|What heart rates do you usually train at???||benja15|
Jul 30, 2003 6:36 PM
|I just purchased a monitor and have programmed to stay between 140 and 170, but i have found that i can hold levels in the low 170 and have even hit 183 as a max on it. just curious as to what people generally train at|
|re: What heart rates do you usually train at???||spockie|
Jul 30, 2003 7:50 PM
|While heart rates are an individualll thing, training should be done at a low level unless you are doing intervals. New research that came out just recently that most racing that is endurance (including some longer time trails) are done aerobicly by the body as much as possible.
Most folks I know train in the 120-145 range. Although it may not seem like much of a work out, keep in the mind that you are asking the heart to almost double or triple its output (beats per minute). It takes about 4-6 months of CONSISTENT (5-6 days a week) riding to get the benefits of it. If you don't believe me, ask yourself if you have not progressed that far as speed goes, than try my method and give it a few months as i recommended.
|140-170bpm seems a bit high to me but...||pdg60|
Jul 31, 2003 6:23 AM
|there are anomalies out there and you could be one of those freaks.
How many years have you been riding?
Do you ride every day of the week and is the 140-170 where you ride all your rides?
Do you know your lactate threshold (even an estimate)?
For most endurance rides I try to keep it below 155bpm.
Do you race?
I've heard a cliche something like "most people don't go easy enough on their easy days or hard enough on their hard days".
Something to think about...
|Can't know without knowing your LT...||James OCLV|
Jul 31, 2003 8:09 AM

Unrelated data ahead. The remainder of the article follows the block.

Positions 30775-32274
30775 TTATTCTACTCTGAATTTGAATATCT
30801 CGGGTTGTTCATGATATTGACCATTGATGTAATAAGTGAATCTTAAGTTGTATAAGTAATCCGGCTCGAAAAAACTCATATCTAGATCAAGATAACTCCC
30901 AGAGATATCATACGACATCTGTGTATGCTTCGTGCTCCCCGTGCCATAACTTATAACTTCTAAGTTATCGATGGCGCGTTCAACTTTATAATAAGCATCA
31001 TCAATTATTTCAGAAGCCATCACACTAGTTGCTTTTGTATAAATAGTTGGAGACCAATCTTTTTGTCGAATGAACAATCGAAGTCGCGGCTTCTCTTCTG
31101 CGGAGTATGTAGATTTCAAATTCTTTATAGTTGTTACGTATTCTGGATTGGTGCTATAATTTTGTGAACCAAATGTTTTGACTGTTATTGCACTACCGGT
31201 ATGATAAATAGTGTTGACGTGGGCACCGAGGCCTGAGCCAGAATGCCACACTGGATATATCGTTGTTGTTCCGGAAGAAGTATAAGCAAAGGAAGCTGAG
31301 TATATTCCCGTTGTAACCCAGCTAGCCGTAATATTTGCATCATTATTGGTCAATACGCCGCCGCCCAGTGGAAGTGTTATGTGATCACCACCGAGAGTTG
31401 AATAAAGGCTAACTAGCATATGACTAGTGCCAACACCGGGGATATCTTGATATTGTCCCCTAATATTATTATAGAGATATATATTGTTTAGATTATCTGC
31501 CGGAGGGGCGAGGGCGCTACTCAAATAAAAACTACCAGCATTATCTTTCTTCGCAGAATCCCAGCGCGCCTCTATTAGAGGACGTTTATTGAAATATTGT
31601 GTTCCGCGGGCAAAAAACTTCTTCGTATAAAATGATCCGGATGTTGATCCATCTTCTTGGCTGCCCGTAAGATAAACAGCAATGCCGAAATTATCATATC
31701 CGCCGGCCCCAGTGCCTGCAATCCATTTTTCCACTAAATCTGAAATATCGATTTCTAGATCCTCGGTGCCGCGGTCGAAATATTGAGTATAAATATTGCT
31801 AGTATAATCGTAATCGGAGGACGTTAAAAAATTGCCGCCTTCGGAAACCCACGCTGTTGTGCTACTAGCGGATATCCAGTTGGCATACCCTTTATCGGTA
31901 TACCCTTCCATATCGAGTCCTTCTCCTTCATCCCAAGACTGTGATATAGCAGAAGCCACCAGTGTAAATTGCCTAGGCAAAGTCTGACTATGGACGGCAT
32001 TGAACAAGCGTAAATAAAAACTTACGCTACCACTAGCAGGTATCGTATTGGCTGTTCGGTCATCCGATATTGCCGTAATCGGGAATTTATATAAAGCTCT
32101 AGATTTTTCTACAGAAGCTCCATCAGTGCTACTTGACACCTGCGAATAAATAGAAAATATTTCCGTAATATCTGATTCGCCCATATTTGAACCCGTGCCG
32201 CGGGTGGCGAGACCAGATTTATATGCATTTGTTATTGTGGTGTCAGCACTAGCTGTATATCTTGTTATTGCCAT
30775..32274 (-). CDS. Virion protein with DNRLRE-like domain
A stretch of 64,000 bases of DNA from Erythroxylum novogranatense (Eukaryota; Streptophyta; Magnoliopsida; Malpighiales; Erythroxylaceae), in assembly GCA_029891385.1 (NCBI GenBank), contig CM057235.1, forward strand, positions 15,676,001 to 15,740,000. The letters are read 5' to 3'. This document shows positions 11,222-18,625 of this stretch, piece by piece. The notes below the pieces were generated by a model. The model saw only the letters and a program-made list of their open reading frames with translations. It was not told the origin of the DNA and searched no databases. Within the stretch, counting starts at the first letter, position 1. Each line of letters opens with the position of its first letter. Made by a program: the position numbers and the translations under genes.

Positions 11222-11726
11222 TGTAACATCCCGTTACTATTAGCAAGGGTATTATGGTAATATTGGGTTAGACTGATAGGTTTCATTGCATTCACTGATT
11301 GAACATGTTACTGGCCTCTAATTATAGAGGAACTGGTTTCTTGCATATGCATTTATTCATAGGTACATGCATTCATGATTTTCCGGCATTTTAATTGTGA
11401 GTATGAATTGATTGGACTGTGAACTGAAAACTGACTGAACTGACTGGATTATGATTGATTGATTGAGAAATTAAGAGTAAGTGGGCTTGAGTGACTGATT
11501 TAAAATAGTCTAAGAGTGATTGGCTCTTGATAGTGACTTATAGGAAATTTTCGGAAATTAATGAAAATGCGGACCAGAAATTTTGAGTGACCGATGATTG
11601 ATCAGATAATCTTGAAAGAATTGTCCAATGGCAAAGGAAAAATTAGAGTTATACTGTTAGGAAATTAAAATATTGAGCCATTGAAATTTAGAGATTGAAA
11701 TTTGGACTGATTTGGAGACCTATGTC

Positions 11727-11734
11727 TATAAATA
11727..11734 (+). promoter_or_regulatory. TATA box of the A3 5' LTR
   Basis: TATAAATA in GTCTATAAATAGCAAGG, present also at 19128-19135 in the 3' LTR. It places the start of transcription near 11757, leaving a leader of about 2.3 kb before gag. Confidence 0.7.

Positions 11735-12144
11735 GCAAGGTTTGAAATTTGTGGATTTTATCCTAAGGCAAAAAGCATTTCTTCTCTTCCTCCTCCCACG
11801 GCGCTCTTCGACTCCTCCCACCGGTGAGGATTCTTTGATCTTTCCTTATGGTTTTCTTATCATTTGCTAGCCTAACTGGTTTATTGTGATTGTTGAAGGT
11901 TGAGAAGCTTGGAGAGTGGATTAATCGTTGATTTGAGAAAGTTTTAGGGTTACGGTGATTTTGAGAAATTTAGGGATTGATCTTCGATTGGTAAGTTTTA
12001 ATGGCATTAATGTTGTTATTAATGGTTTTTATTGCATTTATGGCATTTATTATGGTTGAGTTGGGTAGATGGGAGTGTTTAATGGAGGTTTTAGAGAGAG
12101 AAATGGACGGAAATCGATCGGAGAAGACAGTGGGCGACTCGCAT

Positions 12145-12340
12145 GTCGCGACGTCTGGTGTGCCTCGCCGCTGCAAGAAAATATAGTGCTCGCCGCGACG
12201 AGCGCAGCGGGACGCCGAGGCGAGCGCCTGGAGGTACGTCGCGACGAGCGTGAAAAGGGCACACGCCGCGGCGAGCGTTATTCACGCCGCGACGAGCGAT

|Once you have this number, you can determine somewhat accurate HR zones that are *individual* to you. There really are no "rules of thumb" that you can apply to yourself that will work with any degree of reliabilty unless you are "joe average human being".|
|You now have a tool that can prove very beneficial to your||bill|
Jul 31, 2003 8:40 AM
|training, and congratulations to you for that. But, and I really don't mean to be too harsh about this believe it or not, your question shows almost a total misunderstanding of what you're supposed to do with a heart rate monitor.
You need to read up on this stuff. Some basics --
Everyone's max HR is different and largely genetic. Generally, it lowers as you get older, but you don't know what your max is without some testing. The 220-age equation, and all the refinements, may be sort of kind of true across the population, but it is meaningless to help you determine what yours is. Also, max HR in itself is not terribly relevant to training.
Far more critical for training purposes than max HR are some intermediate thresholds, including your lactate threshold, VO2 max, anaerobic threshold. They are sort of the same, in that they tend to be in the same neighborhood of HR's, but they also are sort of not, because they mean different things. Again, you need to read up.
You train by planning what kind of a workout you need to do to overstress a system to force adaptation. That means that training includes riding the bike, at different intensities for different amounts of times, or, indeed, not. As in rest. So, your question, what HR do you usually train at, is really an unanswerable question. You are supposed to train with a highly elevated HR for one exercise, a low HR for another, and, with some others, with exercises for which HR is irrelevant.